Secure communications for critical infrastructure? There's a network for that
- Full Spectrum, a supplier of private broadband cellular data network tech, recently announced plans to deploy a nationwide wireless data service for mission critical communications, according to a press statement.
- The company will begin with private service in the New York City metropolitan area that will cover approximately 20 million people in portions of New York, Connecticut, New Jersey and Pennsylvania.
- The company lists utilities, rail services, automated vehicles, environmental monitoring including water and air quality, coastal and homeland security, and seismic monitoring as areas where the data service may be needed for increased security and network availability.
This announcement comes shortly after AT&T's recent announcement to build a public safety network for a contract with the Department of Commerce. Secure, fast communication and internet is proving crucial for cities relying more and more on technology.
The new service will allow for complete digital and physical separation from the public internet over the service area. The security and low latency possibilities of the Full Spectrum network however are geared towards companies using industrial internet of things (IIoT), autonomous vehicle companies and governments.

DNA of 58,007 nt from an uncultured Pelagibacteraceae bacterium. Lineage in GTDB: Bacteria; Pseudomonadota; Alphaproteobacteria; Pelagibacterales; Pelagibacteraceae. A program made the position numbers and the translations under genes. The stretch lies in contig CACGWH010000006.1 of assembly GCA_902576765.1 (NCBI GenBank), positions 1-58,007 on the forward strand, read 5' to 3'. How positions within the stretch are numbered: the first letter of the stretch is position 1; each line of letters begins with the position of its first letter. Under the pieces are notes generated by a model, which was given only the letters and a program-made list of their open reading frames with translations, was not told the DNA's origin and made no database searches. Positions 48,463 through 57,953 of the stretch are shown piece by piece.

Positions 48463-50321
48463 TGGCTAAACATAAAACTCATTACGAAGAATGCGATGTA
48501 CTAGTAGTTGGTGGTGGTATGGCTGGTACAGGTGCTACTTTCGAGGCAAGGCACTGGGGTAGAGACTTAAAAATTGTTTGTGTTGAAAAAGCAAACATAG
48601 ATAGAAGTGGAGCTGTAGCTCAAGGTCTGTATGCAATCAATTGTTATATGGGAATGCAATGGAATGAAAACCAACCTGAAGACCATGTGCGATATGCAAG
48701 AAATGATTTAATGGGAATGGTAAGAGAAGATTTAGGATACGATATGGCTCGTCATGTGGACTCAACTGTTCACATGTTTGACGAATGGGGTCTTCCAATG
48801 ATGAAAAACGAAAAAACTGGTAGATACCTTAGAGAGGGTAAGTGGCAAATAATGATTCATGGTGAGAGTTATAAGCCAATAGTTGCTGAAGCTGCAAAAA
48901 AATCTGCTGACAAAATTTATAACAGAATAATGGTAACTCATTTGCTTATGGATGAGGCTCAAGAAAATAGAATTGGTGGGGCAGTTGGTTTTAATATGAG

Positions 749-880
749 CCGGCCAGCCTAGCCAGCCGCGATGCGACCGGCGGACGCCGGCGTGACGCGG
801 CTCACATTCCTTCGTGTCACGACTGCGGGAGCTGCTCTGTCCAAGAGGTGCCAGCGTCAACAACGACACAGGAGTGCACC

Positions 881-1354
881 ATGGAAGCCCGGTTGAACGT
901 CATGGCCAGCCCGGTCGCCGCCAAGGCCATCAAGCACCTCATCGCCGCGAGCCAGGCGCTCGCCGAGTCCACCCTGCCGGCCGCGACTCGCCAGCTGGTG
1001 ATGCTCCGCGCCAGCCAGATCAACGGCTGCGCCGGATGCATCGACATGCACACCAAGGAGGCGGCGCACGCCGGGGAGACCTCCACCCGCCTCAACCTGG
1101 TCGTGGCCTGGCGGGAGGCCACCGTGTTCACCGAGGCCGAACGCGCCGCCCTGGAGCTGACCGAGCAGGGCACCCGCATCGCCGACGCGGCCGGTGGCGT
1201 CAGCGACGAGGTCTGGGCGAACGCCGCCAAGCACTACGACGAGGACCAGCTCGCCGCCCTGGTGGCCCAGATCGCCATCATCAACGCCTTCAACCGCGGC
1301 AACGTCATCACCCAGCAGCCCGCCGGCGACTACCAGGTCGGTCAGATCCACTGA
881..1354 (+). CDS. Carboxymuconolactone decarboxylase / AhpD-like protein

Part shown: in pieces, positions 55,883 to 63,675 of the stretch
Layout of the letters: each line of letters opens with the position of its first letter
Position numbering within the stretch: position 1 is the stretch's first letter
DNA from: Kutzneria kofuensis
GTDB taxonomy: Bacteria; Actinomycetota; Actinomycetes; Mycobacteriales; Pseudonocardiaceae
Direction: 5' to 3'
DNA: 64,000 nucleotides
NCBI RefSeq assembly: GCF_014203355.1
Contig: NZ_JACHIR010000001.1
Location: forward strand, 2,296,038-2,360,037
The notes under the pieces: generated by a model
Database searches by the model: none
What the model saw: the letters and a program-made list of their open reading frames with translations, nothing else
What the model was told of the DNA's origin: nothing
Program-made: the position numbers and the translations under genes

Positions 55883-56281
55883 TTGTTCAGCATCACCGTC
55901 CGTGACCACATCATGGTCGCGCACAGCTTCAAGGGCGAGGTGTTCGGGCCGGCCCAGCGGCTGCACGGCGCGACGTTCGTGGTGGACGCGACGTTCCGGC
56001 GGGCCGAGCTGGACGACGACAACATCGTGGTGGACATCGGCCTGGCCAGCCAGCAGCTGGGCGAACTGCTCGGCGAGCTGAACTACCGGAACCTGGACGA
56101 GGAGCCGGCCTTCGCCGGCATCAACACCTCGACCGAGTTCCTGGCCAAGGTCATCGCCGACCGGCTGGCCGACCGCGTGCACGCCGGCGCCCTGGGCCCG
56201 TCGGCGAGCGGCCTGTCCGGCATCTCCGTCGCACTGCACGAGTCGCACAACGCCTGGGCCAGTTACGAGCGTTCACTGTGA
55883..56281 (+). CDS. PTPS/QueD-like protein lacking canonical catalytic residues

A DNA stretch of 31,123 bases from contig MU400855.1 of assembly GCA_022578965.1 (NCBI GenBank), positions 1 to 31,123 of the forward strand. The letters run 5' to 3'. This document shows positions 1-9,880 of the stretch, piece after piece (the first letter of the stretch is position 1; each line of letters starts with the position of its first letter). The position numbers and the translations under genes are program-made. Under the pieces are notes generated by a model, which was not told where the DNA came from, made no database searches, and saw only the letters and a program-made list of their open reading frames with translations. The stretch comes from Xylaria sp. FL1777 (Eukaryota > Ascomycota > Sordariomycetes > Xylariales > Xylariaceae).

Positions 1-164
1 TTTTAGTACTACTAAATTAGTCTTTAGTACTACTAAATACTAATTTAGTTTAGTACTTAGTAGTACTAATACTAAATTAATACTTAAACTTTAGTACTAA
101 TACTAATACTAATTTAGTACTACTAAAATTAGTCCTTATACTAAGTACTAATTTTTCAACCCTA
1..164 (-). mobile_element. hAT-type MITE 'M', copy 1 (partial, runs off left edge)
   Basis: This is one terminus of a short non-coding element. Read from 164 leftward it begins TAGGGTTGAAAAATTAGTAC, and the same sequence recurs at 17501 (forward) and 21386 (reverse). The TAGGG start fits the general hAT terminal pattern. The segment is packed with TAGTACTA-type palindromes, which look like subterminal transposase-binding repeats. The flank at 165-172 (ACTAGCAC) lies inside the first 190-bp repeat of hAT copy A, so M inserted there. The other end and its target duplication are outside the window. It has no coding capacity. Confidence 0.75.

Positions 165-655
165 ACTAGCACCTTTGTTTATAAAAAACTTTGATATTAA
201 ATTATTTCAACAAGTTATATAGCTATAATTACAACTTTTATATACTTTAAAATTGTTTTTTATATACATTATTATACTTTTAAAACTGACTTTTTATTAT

"You don't want to put mission critical internet traffic on cellular networks for a reliability and security reasons," said Full Spectrum CEO Stewart Kantor to Smart Cities Dive.
He also mentioned how the point-to-multipoint wireless network will have four base stations which will be installed in the New York area over the next six weeks and bring on test users shortly after. The network will use 802.16s, a new worldwide wireless standard for mission critical networks that Full Spectrum helped develop, and there will also be over the air encryption. Assuming the New York pilot launch is successful, this service could become a crucial investment for cities nationwide wishing to boost reliance on data networks.